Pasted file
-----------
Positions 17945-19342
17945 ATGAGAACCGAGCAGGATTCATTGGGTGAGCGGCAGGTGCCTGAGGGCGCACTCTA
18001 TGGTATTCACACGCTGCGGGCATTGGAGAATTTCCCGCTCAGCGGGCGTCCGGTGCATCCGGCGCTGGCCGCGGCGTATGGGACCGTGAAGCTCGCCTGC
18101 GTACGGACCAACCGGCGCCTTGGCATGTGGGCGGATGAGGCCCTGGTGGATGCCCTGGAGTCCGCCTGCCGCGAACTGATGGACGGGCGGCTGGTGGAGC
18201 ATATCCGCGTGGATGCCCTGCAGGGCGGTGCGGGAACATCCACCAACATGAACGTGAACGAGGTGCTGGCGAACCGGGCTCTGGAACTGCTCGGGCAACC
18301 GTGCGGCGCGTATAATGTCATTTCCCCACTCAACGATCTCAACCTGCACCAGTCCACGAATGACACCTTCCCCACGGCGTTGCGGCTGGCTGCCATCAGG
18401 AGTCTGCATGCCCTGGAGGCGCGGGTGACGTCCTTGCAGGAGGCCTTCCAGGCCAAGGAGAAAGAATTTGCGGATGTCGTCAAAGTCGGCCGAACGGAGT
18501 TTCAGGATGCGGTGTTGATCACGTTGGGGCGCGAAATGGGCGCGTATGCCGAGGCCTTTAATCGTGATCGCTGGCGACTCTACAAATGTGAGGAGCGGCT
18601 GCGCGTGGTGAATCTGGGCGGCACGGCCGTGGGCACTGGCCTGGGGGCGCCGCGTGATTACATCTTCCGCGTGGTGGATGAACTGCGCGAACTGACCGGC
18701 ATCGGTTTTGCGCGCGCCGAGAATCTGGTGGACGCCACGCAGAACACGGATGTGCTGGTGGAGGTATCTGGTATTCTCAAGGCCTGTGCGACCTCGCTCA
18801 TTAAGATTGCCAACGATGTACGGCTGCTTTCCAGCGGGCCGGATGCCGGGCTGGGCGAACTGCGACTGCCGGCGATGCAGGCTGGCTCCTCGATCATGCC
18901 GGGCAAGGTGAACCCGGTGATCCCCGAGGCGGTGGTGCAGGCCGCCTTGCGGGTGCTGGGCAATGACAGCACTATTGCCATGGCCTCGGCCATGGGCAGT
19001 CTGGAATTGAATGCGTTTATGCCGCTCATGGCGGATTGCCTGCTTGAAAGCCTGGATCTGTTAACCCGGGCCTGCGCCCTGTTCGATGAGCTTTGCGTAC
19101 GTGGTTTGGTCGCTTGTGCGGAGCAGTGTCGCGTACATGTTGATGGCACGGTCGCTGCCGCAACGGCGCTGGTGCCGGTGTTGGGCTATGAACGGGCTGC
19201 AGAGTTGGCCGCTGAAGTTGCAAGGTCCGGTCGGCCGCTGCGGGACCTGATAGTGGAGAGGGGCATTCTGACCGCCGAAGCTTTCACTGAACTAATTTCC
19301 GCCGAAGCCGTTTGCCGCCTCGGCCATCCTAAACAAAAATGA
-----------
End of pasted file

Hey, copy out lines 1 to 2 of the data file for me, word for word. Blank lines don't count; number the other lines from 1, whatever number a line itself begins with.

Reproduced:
Positions 17945-19342
17945 ATGAGAACCGAGCAGGATTCATTGGGTGAGCGGCAGGTGCCTGAGGGCGCACTCTA